Finder Tags and Terminal / by Joseph Palumbo

Apple introduced the concept of tags back in Maverick and as far as I know most people do not use them. Instead relying exclusively on dropping files into directories.

As I’m focusing on better digital organization and decluttering (something I will post about in the not too distant future) I thought tags might be a good way to help build a clear and scalable file taxonomy. And for the most part, it has been.

The problem?

I use Terminal to work with my folders and files at least half the the time, if not more. And Apple did not provide an out-of-the-box method to add/remove tags to files from CLI.

So I went to Google and this is what I found.

Google, Can I work with tags from Terminal?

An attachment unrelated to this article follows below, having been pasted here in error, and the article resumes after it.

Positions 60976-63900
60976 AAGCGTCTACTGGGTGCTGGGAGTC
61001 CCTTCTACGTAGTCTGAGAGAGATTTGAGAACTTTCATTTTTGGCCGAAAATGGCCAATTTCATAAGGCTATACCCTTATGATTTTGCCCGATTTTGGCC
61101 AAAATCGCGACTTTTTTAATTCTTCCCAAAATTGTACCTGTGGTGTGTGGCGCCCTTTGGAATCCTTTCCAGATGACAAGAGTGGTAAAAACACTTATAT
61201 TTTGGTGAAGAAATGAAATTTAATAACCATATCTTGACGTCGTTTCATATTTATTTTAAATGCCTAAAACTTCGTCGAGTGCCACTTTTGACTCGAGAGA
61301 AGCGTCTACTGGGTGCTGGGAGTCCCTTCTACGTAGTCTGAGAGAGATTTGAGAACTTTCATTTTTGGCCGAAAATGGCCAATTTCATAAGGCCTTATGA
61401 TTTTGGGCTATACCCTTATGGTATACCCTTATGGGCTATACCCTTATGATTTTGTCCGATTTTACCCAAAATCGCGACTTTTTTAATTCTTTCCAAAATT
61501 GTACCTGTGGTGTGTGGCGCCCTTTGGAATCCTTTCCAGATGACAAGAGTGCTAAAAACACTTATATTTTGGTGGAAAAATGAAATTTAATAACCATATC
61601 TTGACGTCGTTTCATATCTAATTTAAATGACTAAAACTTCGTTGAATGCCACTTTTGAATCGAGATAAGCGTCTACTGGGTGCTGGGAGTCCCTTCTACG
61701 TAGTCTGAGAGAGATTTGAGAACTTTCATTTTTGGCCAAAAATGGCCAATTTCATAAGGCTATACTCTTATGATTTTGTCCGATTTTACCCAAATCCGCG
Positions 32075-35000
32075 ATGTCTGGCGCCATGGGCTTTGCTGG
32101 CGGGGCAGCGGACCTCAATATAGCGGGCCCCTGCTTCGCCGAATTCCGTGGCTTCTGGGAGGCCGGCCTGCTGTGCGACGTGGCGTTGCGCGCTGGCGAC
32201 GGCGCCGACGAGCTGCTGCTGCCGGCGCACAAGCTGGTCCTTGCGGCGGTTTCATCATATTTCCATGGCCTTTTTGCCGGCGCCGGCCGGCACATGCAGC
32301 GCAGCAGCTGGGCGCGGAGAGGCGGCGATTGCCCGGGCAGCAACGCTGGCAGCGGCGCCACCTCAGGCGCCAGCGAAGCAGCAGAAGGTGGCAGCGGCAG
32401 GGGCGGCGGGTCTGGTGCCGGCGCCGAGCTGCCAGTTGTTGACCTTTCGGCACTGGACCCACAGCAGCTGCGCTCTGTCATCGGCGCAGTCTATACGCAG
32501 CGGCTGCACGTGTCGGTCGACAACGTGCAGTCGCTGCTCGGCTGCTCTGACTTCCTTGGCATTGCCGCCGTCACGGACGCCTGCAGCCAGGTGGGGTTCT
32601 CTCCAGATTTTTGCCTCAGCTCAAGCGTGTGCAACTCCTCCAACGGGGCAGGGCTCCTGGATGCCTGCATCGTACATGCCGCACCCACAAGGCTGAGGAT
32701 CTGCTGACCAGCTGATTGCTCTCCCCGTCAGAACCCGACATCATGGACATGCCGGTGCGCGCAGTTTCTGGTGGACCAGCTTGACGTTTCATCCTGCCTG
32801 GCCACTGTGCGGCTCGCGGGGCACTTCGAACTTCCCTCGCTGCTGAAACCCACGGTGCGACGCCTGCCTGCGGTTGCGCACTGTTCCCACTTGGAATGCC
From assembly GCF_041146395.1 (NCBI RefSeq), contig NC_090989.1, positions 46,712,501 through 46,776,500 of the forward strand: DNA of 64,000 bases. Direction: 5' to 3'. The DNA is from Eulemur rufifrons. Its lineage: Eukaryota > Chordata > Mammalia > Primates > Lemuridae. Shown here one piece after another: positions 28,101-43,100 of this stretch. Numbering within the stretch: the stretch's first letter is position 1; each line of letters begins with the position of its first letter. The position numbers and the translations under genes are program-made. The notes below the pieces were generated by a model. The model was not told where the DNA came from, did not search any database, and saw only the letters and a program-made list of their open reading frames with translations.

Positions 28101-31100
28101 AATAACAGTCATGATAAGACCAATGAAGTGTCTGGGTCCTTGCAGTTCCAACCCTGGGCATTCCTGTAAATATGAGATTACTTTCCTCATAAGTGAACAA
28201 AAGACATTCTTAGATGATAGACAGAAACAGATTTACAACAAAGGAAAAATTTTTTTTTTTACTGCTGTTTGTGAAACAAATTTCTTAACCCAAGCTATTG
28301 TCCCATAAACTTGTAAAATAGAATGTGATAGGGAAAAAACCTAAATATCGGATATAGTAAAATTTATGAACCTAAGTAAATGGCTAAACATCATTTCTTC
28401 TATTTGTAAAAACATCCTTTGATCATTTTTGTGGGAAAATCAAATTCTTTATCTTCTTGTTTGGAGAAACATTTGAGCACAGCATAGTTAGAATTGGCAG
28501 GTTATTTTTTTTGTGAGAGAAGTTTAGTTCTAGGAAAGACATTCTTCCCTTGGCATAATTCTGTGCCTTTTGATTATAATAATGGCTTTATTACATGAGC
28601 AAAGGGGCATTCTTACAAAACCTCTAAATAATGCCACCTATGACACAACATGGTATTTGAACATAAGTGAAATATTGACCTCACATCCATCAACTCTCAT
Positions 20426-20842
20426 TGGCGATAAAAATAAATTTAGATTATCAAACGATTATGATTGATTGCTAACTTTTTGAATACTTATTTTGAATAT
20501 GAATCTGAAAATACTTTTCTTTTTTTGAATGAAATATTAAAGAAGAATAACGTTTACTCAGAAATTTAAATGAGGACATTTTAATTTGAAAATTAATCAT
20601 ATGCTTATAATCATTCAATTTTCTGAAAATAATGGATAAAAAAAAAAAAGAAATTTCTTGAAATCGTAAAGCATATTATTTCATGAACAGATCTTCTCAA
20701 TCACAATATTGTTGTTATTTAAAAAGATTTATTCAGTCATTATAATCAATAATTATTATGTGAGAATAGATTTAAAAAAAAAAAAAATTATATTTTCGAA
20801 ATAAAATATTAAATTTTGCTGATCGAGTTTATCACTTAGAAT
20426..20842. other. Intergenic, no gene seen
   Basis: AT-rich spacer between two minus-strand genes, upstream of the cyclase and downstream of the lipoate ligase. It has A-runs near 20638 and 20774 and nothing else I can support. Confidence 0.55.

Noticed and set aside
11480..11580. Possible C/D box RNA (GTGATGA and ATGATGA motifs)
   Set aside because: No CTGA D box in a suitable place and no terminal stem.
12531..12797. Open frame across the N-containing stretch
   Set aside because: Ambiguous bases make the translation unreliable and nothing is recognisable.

A quick Google search found this article from Brett Terpstra. While I’d like to get more in depth with tags in the future, he’s right when he says, “If you’re just looking for a ready-to-go tool, grab tag and skip the rest of this.”

Rather than downloading the code from Github, I decided to look on Brew to see if it’s there.

It is!

Screenshot 2019-07-21 07.50.01.jpg

I installed tag using Brew.

First Attempt

I have a file on my Desktop called textfile

Screenshot 2019-07-21 09.03.17.jpg

Using the follow command I attached the Important tag to that file.

$ tag -a Important textfile 

Screenshot 2019-07-21 09.09.23.jpg

It worked.

You can also remove the tag using:

$ tag -r Important textfile

Making it more useful

From a previous post about solving the open command, I can pass in a number of files to the tag command like this:

$ tag -a some_tag $(ls -t *.xls | head -n5)

This will apply some_tag to the 5 most recent Excel files added to that directory.